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Bloomberg’s idea to fingerprint NYCHA residents isn’t a new one

EAST HARLEM (PIX11) – Fresh of his stop-and-frisk defeat in federal court, Mayor Bloomberg is back to now brainstorming on how to drive down crime, and keep New Yorkers safe, particularly in the city’s public housing developments: Biometric fingerprint scanning at the front entrance.

This idea — which the mayor floated Friday during his radio show — isn’t an official proposal just yet.

But it was offered, according to the Mayor’s Press Secretary, as a way to increase security and prevent non-tenants, especially criminals, from roaming the hallways.

This isn’t a new idea. In fact, our research for this story led us across the Hudson River to Elizabeth, New Jersey where a few years ago city officials decided to install biometric fingerprint readers at all four of the city’s senior centers.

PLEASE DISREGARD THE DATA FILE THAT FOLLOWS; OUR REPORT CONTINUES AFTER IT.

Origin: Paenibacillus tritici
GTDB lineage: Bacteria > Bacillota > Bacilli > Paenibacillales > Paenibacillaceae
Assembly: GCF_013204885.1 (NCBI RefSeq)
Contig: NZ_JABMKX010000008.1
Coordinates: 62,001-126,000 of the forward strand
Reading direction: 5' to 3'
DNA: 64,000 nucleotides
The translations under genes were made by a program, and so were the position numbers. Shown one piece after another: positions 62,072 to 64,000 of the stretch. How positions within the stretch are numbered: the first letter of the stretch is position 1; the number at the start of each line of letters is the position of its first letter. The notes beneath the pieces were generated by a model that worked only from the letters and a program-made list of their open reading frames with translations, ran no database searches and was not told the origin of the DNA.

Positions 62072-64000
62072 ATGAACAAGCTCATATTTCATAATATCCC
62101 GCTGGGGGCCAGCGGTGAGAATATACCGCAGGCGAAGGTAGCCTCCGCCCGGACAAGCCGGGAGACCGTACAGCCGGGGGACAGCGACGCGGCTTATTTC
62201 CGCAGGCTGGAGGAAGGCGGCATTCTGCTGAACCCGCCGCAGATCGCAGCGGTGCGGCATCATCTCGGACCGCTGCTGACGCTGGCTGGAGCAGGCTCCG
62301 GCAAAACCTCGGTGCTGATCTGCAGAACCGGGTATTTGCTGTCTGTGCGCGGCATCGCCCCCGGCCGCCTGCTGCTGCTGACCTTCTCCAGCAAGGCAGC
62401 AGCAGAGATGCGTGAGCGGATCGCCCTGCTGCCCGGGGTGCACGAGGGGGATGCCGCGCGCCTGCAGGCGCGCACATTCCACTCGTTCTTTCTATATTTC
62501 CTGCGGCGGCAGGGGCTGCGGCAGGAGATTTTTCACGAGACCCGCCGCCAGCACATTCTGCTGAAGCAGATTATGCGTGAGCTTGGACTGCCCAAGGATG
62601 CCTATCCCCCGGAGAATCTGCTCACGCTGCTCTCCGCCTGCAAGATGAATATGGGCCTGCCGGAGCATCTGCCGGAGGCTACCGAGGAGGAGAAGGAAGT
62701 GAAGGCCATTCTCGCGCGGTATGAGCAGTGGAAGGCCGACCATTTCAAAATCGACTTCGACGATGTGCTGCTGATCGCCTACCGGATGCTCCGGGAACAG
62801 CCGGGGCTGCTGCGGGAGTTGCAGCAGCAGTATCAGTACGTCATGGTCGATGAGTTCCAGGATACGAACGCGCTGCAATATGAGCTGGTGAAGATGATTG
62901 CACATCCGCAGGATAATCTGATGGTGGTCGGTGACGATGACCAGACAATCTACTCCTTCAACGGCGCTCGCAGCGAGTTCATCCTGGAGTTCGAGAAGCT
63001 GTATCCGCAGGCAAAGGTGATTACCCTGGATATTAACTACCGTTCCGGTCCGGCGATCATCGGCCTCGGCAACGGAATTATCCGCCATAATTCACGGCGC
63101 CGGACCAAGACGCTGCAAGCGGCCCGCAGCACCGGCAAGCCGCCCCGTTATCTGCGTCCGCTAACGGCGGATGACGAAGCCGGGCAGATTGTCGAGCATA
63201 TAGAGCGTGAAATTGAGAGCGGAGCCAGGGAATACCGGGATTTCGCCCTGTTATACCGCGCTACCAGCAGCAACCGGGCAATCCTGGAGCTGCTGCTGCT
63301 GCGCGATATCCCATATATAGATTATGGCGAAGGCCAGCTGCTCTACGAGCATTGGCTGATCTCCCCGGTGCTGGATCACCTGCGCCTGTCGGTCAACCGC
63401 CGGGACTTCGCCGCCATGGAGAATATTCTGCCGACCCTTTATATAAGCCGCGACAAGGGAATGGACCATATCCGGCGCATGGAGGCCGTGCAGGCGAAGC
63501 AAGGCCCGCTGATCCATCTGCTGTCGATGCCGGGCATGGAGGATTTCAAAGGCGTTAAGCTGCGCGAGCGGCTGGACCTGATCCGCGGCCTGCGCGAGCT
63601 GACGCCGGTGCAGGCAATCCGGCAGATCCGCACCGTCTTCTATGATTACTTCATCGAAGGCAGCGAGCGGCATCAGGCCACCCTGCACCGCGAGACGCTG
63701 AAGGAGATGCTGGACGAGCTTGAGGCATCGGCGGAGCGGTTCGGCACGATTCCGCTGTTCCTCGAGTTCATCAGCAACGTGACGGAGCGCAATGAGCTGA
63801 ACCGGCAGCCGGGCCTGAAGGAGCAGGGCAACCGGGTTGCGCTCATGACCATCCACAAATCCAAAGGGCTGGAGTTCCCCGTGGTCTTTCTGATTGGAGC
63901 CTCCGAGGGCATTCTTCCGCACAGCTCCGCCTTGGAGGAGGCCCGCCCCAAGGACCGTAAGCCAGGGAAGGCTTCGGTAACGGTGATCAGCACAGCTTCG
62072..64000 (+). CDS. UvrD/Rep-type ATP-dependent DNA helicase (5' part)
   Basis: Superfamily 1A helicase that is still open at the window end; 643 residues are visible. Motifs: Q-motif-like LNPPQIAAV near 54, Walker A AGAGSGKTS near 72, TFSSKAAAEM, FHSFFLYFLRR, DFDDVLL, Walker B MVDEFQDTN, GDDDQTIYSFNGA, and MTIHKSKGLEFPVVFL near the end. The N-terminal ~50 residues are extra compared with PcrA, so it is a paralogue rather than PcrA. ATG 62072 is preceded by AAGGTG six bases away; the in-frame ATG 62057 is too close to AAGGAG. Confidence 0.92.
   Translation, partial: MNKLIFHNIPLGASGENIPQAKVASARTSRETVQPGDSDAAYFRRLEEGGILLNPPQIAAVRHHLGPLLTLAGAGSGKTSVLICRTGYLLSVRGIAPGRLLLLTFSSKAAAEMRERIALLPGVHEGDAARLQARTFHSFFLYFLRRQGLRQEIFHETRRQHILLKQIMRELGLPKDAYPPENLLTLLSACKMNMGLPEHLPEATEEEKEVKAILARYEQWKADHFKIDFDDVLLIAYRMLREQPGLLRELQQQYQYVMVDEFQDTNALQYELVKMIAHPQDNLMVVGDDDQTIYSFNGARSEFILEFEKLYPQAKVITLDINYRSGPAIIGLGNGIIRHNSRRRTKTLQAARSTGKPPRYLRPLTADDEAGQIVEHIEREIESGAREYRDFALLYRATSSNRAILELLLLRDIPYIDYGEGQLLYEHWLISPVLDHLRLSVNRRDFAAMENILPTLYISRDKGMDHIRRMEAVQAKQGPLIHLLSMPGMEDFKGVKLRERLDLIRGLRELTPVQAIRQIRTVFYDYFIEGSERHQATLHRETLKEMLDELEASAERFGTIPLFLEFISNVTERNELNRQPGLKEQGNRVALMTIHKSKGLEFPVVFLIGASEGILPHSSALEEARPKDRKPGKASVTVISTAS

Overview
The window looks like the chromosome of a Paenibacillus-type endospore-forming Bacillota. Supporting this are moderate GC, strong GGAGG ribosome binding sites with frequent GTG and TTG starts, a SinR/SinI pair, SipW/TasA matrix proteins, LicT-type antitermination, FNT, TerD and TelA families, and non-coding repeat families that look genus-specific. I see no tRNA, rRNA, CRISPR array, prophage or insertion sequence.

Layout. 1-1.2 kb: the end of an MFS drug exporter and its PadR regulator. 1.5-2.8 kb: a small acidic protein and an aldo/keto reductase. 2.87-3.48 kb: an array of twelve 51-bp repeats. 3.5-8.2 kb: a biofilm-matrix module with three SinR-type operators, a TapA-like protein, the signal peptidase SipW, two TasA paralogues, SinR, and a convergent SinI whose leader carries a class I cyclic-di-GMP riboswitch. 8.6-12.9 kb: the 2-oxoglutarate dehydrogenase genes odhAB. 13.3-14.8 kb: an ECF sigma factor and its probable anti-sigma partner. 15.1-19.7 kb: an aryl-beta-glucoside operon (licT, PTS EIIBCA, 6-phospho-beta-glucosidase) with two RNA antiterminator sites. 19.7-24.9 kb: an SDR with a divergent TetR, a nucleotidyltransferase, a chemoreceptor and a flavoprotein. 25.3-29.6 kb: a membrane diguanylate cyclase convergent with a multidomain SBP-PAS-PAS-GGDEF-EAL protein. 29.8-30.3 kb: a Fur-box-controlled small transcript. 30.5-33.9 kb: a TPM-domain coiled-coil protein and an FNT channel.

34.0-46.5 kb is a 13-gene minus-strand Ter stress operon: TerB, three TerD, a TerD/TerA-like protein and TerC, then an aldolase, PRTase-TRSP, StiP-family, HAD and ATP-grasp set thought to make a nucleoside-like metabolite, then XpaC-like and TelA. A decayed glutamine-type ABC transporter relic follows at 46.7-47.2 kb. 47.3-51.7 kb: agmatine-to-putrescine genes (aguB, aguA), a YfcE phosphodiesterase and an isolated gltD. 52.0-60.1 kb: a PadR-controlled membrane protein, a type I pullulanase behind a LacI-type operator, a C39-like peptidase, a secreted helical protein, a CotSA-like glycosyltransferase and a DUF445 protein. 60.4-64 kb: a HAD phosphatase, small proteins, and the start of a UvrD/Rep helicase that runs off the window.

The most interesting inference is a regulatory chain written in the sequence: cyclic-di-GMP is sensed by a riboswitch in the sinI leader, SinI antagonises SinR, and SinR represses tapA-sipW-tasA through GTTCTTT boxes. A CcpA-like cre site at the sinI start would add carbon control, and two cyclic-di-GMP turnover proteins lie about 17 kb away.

An official says the system didn’t last a year before they decided to shut it down and adopt a simpler key fob set up. The official went on to say,   “They did not anticipate that as seniors get older, their fingerprint lines are less and less defined, and the scanning technology wasn’t sensitive enough. So seniors were getting locked out of the buildings. On paper it’s a marvelous system, but for seniors and the disabled, it’s simply not practical.”

They did not anticipate that as seniors get older, their fingerprint lines are less and less defined, and the scanning technology wasn’t sensitive enough. So seniors were getting locked out of the building. Also, some disabled seniors weren’t able to put their fingers directly on the scanner. It would take them three and four tries.

The Mayor’s office said that even if a fingerprinting system was established for NYCHA housing, it is unlikely to be one that could be tied into any other system.

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